Urban Legend... not really just something I wrote a long time ago
Amitola was a brave, young girl in a far away land. She lived across a desert of cold, white sand and was the great granddaughter of the village’s wisest shaman, the village spiritual leader. Amitola’s tribe had traveled far through the lands of the frozen tundra of Alaska several times before, but this time was different. A fierce blizzard had separated her from her family. Incapable of knowing where to go, Amitolea was certain that she would never see her family again.
She walked for miles on end through the torturous sea of white. She searched for two whole days for a sign of her tribe but had no luck in finding them. Since the wind was strong that night, she found a cave and took refuge in it. Amitola had tried many times to create a fire, but when she did, a great big gust of wind would swallow the flames. She thought that the cold wind would slowly freeze her to death. Alone and unsure what to do, she cried as if all hope was lost. As she cried, a large figure came out of the darkness.
“Why do you cry little one?” said the dark figure.
Amitola didn’t look up because the wind burned her eyes. “I have wandered looking for my family for days and nights. I have not found them and might not ever see them again.”
As he spoke, he stepped forward revealing to her that he was a bear spirit of the North. “Do not cry, here in my home you will be safe from any harm that the Alaska land can inflict.”
Amitola did not talk. She was stunned by his offer of protection. She had stood up and embraced the spirit.
“Thank you, great spirit.” She said as she sighed with relief.
“You will stay with me until we find your family,” reasoned the spirit bear.
They had slept together in the warm corner of the cave. Warm and safe Amitola relaxed and soundly fell into sleep. She had lain between the wall and the bear in a position made her warm. She slept the night through with nothing to wake her, but the wind that occasionally blew into her face.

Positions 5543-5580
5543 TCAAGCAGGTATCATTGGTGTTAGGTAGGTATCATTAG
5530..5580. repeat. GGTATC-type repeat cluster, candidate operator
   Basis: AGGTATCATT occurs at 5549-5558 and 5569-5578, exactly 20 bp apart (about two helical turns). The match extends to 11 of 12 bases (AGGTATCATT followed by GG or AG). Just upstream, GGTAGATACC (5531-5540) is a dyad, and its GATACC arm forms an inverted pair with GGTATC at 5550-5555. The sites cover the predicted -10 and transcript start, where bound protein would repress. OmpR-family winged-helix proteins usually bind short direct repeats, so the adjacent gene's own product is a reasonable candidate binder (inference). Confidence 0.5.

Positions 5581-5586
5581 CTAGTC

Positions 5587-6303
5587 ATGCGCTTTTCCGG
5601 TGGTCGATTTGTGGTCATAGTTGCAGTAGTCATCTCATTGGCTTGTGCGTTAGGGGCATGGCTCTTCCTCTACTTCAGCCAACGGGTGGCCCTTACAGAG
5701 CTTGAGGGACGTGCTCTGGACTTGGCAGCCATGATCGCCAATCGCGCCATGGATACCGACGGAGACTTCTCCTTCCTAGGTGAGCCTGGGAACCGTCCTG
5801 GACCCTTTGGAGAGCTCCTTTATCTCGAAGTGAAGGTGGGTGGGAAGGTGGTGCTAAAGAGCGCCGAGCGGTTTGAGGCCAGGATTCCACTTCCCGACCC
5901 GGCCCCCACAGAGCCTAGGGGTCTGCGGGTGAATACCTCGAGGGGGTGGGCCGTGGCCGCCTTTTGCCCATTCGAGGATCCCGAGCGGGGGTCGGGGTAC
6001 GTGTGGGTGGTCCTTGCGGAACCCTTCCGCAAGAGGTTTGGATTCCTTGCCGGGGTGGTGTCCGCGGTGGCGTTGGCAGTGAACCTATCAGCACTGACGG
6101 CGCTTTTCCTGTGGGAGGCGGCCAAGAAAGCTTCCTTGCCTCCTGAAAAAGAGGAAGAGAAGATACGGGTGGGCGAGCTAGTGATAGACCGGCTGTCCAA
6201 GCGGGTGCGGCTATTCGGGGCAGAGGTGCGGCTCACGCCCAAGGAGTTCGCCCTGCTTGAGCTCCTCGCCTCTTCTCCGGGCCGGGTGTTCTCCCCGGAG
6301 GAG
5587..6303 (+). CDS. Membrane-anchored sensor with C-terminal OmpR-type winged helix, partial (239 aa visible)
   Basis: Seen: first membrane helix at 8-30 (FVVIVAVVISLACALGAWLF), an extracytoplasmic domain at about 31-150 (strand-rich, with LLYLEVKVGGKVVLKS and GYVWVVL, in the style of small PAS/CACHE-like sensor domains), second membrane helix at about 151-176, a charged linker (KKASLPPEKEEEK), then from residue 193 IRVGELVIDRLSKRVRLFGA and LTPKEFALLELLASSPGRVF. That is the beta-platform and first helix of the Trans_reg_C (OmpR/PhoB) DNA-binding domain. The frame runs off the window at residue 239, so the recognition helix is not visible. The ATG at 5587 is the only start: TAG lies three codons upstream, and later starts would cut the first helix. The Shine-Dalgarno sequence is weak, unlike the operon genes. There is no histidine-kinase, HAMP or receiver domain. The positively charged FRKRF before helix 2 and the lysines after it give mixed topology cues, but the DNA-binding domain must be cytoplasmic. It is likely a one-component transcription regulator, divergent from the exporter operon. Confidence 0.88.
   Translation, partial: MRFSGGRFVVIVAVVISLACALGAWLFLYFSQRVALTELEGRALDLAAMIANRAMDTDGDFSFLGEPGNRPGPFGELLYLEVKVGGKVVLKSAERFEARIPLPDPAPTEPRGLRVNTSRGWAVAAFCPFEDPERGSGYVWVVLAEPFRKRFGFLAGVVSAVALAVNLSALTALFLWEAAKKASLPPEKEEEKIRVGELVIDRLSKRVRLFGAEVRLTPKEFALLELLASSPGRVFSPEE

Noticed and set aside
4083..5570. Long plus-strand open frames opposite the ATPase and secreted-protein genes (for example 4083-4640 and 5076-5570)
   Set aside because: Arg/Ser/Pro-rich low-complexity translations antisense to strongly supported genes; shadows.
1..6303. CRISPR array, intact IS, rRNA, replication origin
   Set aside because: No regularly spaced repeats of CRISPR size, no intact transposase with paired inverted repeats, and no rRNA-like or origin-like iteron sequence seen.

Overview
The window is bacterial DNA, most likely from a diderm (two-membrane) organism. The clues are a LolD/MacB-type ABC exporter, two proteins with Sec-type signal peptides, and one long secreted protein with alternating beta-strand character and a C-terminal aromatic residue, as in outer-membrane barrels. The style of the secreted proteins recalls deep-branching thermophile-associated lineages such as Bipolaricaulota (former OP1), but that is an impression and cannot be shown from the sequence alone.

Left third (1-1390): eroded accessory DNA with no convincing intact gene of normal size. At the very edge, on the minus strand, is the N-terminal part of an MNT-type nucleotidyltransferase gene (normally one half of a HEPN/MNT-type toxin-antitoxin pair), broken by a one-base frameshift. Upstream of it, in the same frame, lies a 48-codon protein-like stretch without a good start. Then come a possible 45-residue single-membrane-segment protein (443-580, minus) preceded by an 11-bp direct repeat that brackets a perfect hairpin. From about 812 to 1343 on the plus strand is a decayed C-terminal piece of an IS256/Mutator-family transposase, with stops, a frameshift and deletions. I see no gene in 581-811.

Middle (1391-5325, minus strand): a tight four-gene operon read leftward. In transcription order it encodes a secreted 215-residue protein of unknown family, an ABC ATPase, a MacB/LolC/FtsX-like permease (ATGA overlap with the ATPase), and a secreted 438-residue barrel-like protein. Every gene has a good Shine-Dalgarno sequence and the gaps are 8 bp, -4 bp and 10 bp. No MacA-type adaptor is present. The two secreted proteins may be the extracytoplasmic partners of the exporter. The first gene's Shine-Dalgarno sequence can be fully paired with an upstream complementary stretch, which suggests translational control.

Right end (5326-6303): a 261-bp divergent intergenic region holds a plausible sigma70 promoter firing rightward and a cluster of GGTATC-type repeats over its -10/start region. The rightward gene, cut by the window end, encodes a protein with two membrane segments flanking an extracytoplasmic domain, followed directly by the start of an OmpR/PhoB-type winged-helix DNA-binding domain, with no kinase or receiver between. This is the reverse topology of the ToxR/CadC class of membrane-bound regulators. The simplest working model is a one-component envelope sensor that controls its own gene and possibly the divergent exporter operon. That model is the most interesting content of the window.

The next morning, when she awoke with the warm Alaskan sun on her face she had found the spirit bear. He was gazing into the distance at the ball of fire rising above the mountains.
“You’re awake, come we must leave now if we are to get any food.” said the spirit bear.
Amitola just nodded as she gazed at the polar bear’s coat. It had seemed like an ocean of snow as the wind moved through it and the sun hit it. Every color that had been made by the spirits was seen. Red, yellow, green, pink, blue, and more colors were made as it swayed back and fourth.
After they walked awhile they started to talk to each other.
“What do you call your self little one?” asked the bear.
“My parents named me Amitola,” she replied.
“Amitola, your name is beautiful. Do you know what it means?” said the bear.
“I have never known the meaning of my name, but my mother told me one day I would find out.” she said uneasily.
“Do forgive me. My name is Elan Waikiya. It means friendly savior,” stated the spirit.
After walking a little more they arrived at what looked like an ice lake. There were other bear spirits there too. It looked like they came from all over to eat. There were also little cubs. Elan and Amitola would walk by and Amitola could not help, but stare at the little puffs of fur rolling around on the ground. Elan had managed to catch a seal for them to eat. It was delicious for Amitola because she had not had anything to eat in three days.
After they were done eating, they both walked back to the cave. Elan had stopped to ask every spirit bear he saw if they had seen Amitola’s tribe. Unfortunately no bear gave Elan any helpful information. Amitola began to think all hope of seeing her family was lost. Until, Elan asked one more being, but this individual was no spirit bear. It was a arctic wolf. His name was Keme. Who Amitola later found out was Elan’s good friend. Keme had agreed to take Elan and Amitola to her tribe the next day.
Amitola awoke the next day before Elan, and just stood in front of the cave staring at the rising sun until Elan awakened. When he awoke he let out a loud yawn as he stretched. He said the night before that Amitola was to ride on his back, they would get to her tribe faster. In a few seconds Keme arrived right on time. Together they all set out to get food. Elan had been able to get two seals that day. Amitola managed to put some leftovers into the bag she carried.
The three had set out on a long journey. This lead them through many hills of snow, and as it started to get darker the wind began to gain strength howling louder and louder every second. Elan had begun to make a hole in the grownd for them to sleep in for the night. It was deep so they could all fit inside, and they all cuddled though the cold, windy night.
Keme had awakened first to find the snow had melted a little causing some sunlight to come through. Keme got Amitola up by tickling her nose with his white, fluffy tail. Amitola awoke instantly, however waking Elan was another story. Eventually, Elan got up and stretched. Amitola pulled out some of the leftovers from the day prior. They were in perfect condition, but were a little frozen from the cold night. Amitola and Keme had a hard time chewing, but Elan ate it in a single bite. This time there were no leftovers.